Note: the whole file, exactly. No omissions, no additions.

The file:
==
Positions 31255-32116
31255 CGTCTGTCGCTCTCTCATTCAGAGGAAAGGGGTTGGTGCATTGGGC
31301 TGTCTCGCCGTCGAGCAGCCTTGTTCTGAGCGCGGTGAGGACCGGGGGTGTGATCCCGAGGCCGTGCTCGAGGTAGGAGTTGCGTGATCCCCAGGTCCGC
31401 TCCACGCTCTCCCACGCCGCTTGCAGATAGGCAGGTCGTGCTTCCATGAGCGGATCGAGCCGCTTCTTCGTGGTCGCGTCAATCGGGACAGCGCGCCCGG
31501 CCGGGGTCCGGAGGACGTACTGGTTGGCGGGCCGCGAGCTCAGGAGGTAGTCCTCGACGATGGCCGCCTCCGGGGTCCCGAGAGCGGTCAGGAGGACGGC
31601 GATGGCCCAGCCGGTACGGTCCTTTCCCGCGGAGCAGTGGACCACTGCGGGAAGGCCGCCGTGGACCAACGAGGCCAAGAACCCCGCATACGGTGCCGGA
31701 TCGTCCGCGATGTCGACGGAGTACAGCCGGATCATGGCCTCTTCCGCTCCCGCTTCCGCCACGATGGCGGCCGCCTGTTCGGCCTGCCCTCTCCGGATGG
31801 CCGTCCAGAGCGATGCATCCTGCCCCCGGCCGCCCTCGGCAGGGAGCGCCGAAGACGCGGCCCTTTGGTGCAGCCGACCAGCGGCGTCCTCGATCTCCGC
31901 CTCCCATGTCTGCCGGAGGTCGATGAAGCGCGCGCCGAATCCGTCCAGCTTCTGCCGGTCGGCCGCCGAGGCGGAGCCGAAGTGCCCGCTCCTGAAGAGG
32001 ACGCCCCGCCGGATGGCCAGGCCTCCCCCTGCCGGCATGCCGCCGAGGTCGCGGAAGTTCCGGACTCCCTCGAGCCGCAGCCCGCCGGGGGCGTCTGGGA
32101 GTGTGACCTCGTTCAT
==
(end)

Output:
Positions 31255-32116
31255 CGTCTGTCGCTCTCTCATTCAGAGGAAAGGGGTTGGTGCATTGGGC
31301 TGTCTCGCCGTCGAGCAGCCTTGTTCTGAGCGCGGTGAGGACCGGGGGTGTGATCCCGAGGCCGTGCTCGAGGTAGGAGTTGCGTGATCCCCAGGTCCGC
31401 TCCACGCTCTCCCACGCCGCTTGCAGATAGGCAGGTCGTGCTTCCATGAGCGGATCGAGCCGCTTCTTCGTGGTCGCGTCAATCGGGACAGCGCGCCCGG
31501 CCGGGGTCCGGAGGACGTACTGGTTGGCGGGCCGCGAGCTCAGGAGGTAGTCCTCGACGATGGCCGCCTCCGGGGTCCCGAGAGCGGTCAGGAGGACGGC
31601 GATGGCCCAGCCGGTACGGTCCTTTCCCGCGGAGCAGTGGACCACTGCGGGAAGGCCGCCGTGGACCAACGAGGCCAAGAACCCCGCATACGGTGCCGGA
31701 TCGTCCGCGATGTCGACGGAGTACAGCCGGATCATGGCCTCTTCCGCTCCCGCTTCCGCCACGATGGCGGCCGCCTGTTCGGCCTGCCCTCTCCGGATGG
31801 CCGTCCAGAGCGATGCATCCTGCCCCCGGCCGCCCTCGGCAGGGAGCGCCGAAGACGCGGCCCTTTGGTGCAGCCGACCAGCGGCGTCCTCGATCTCCGC
31901 CTCCCATGTCTGCCGGAGGTCGATGAAGCGCGCGCCGAATCCGTCCAGCTTCTGCCGGTCGGCCGCCGAGGCGGAGCCGAAGTGCCCGCTCCTGAAGAGG
32001 ACGCCCCGCCGGATGGCCAGGCCTCCCCCTGCCGGCATGCCGCCGAGGTCGCGGAAGTTCCGGACTCCCTCGAGCCGCAGCCCGCCGGGGGCGTCTGGGA
32101 GTGTGACCTCGTTCAT